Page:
American RadioWorks |
Image: Wikipedia (public domain)

Can how you move change how you think?

Scientists have long thought of the brain as a “control center” for the body – a kind of computer that dictates how we move. But what if how we walk and stand and gesture could actually change how we think?

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American RadioWorks |
Image: Wikipedia (public domain)

Can how you move change how you think?

Scientists have long thought of the brain as a “control center” for the body – a kind of computer that dictates how we move. But what if how we walk and stand and gesture could actually change how we think?

Recent Posts

  • 05.12.15

    Forest Schools

    What if one day a week, school was in the woods? On the podcast, Emily Hanford takes us to Vermont to understand why teachers wanted to take their students into the forest, and what the kids -- and the teachers -- are learning from it.
  • 05.06.15

    Exposing Conditions at Native Schools

    There are 183 federally-run Bureau of Indian Education schools in the nation, and about a third of these are in poor condition. Some students at BIE schools deal with poorly-insulated classrooms, holes in the roof, rodents, and other issues on a daily basis.
  • 04.29.15

    Green Teachers

    A generation ago, if you walked into an American classroom, you’d likely find a veteran teacher who'd been on the job for 15 years or more. Today you're more likely to find a brand-new teacher – someone who's been the job for a year or less.
  • 04.22.15

    The First Gen Movement

    Over the past decade many elite colleges have taken great strides to admit low-income students, but there are unanticipated financial and cultural barriers to fitting in on campus that can’t easily be solved by merely giving students a foot in the door. Questions of class differences have spurred a nationwide movement of “first generation” student clubs on college campuses.

Back to The Data

Trips sponsored by

Brigham Young University


Total cost of 9 trips: $13,937.44


Traveler: Gordon Smith (from the office of Gordon Smith)
Destination: SALT LAKE CITY, UT
Purpose: SPEECH
Date: Mar 31, 2000 (2 days)
Expense: $880.00
source

Traveler: Kay King (from the office of Tom Lantos)
Destination: PROVO, UTAH
Purpose: PARTICIPATE IN CONVOCATION/CONFERENCE
Date: Apr 26, 2001 (4 days)
Expense: $433.00
source

Traveler: Robert King (from the office of Tom Lantos)
Destination: PROVO, UTAH
Purpose: PARTICIPATE IN CONVOCATION/SYMPOSIUM
Date: Apr 26, 2001 (4 days)
Expense: $433.00
source

Traveler: Tom Lantos (from the office of Tom Lantos)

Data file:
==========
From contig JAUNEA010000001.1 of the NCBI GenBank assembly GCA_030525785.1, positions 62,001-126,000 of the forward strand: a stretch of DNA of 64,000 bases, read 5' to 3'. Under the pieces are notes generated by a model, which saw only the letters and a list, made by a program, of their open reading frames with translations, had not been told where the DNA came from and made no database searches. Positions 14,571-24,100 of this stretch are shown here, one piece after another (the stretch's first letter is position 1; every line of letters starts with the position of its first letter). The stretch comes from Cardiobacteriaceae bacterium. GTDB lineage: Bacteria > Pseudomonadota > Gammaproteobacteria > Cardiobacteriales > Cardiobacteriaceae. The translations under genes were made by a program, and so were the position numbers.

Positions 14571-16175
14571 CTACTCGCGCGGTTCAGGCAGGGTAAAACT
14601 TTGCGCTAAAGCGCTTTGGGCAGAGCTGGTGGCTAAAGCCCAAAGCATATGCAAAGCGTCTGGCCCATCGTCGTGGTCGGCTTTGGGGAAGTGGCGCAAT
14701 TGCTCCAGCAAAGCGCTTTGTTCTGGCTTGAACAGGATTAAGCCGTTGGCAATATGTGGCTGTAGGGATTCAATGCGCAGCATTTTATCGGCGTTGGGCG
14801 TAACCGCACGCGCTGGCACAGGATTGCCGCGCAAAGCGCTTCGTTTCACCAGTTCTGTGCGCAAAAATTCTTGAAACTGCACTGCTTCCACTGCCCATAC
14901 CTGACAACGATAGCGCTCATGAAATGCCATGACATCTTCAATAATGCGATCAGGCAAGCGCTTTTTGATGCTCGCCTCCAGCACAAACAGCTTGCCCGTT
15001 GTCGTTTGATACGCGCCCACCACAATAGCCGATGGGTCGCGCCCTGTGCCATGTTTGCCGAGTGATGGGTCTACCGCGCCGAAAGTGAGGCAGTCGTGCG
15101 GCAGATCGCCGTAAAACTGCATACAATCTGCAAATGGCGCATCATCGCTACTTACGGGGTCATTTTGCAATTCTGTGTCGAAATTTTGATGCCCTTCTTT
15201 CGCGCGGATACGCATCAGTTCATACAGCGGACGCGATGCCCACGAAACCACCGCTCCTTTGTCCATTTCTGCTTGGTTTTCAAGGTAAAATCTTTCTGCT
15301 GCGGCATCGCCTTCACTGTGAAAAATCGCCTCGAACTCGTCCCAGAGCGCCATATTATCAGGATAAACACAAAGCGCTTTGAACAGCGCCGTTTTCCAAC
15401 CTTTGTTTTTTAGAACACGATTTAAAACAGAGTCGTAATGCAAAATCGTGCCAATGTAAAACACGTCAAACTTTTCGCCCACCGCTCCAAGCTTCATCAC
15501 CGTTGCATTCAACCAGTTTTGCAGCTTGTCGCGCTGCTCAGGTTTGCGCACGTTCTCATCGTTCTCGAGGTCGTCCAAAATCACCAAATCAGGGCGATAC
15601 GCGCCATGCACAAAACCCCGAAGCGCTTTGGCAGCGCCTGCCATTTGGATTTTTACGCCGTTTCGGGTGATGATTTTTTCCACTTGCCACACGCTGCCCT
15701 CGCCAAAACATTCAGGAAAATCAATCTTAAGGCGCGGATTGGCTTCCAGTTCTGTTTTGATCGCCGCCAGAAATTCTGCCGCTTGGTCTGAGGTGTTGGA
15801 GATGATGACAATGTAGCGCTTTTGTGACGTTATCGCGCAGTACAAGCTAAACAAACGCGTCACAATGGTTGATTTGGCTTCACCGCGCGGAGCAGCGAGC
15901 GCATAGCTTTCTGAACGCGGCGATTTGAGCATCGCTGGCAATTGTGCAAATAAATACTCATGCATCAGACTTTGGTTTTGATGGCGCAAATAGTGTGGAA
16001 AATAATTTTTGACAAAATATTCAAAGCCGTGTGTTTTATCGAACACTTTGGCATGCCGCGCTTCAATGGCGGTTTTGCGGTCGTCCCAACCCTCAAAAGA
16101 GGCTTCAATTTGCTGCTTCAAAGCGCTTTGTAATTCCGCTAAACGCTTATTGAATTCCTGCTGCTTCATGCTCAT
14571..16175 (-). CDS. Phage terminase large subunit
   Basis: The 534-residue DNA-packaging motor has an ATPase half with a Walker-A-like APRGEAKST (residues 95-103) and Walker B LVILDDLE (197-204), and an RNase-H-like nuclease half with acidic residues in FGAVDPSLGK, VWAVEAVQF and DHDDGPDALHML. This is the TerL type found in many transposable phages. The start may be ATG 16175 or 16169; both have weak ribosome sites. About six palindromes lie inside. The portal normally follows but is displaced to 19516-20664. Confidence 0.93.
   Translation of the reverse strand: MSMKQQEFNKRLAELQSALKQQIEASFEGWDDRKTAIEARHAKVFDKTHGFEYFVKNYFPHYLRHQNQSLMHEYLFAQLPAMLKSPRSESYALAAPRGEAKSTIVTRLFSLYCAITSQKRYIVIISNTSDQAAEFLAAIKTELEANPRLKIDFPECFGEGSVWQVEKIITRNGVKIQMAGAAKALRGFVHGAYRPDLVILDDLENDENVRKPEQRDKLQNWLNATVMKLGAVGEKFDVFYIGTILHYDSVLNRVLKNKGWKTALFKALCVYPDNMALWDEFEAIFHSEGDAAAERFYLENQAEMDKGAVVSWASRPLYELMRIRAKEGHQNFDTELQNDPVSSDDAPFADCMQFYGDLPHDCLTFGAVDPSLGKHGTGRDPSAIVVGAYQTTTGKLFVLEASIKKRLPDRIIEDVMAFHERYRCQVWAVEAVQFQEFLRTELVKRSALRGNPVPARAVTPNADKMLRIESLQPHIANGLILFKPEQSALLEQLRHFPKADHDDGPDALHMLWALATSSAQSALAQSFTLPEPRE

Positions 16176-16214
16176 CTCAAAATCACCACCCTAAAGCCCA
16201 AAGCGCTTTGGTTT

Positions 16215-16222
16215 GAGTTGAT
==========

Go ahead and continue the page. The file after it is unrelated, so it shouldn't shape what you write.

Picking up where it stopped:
Destination: PROVO, UTAH - SAN FRANCISCO, CALIFORNIA
Purpose: COMMENCEMENT SPEAKER AT SPRING 2001 GRADUATION
Date: Apr 26, 2001 (5 days)
Expense: $8,609.91
source

Traveler: Gordon Smith (from the office of Gordon Smith)
Destination: SALT LAKE CITY IDAHO
Purpose: SPEECH
Date: Oct 7, 2001
Expense: $632.50
source

Traveler: Kay King (from the office of Tom Lantos)
Destination: PROVO, UT
Purpose: PRESENTATIONS TO FACULTY AND STUDENTS
Date: Apr 4, 2003 (5 days)
Expense: $667.53
source

Traveler: Robert King (from the office of Tom Lantos)
Destination: PROVO, UTAH
Purpose: SPEECH-PRESENTATION TO STUDENTS AND FACULTY
Date: Apr 4, 2003 (5 days)
Expense: $667.53
source

Traveler: Kay King (from the office of Tom Lantos)
Destination: WASHINGTON, D.C.-SALT LAKE CITY, UTAH
Purpose: SPEAKER AT A CONFERENCE ON APRIL 30
Date: Apr 28, 2004 (4 days)
Expense: $312.20
source

Traveler: Kay King (from the office of Tom Lantos)
Destination: PROVO, UTAH
Purpose: DELIVER COMENCEMENT ADDRESS FOR MARRIOTT SCHOOL OF MANAGEMENT AT UNIVERSITY
Date: Aug 10, 2005 (4 days)
Expense: $1,301.77
source



American RadioWorks |
Image: Wikipedia (public domain)

Can how you move change how you think?

Scientists have long thought of the brain as a “control center” for the body – a kind of computer that dictates how we move. But what if how we walk and stand and gesture could actually change how we think?

Recent Posts

  • 05.12.15

    Forest Schools

    What if one day a week, school was in the woods? On the podcast, Emily Hanford takes us to Vermont to understand why teachers wanted to take their students into the forest, and what the kids -- and the teachers -- are learning from it.
  • 05.06.15

    Exposing Conditions at Native Schools

    There are 183 federally-run Bureau of Indian Education schools in the nation, and about a third of these are in poor condition. Some students at BIE schools deal with poorly-insulated classrooms, holes in the roof, rodents, and other issues on a daily basis.
  • 04.29.15

    Green Teachers

    A generation ago, if you walked into an American classroom, you’d likely find a veteran teacher who'd been on the job for 15 years or more. Today you're more likely to find a brand-new teacher – someone who's been the job for a year or less.
  • 04.22.15

    The First Gen Movement

    Over the past decade many elite colleges have taken great strides to admit low-income students, but there are unanticipated financial and cultural barriers to fitting in on campus that can’t easily be solved by merely giving students a foot in the door. Questions of class differences have spurred a nationwide movement of “first generation” student clubs on college campuses.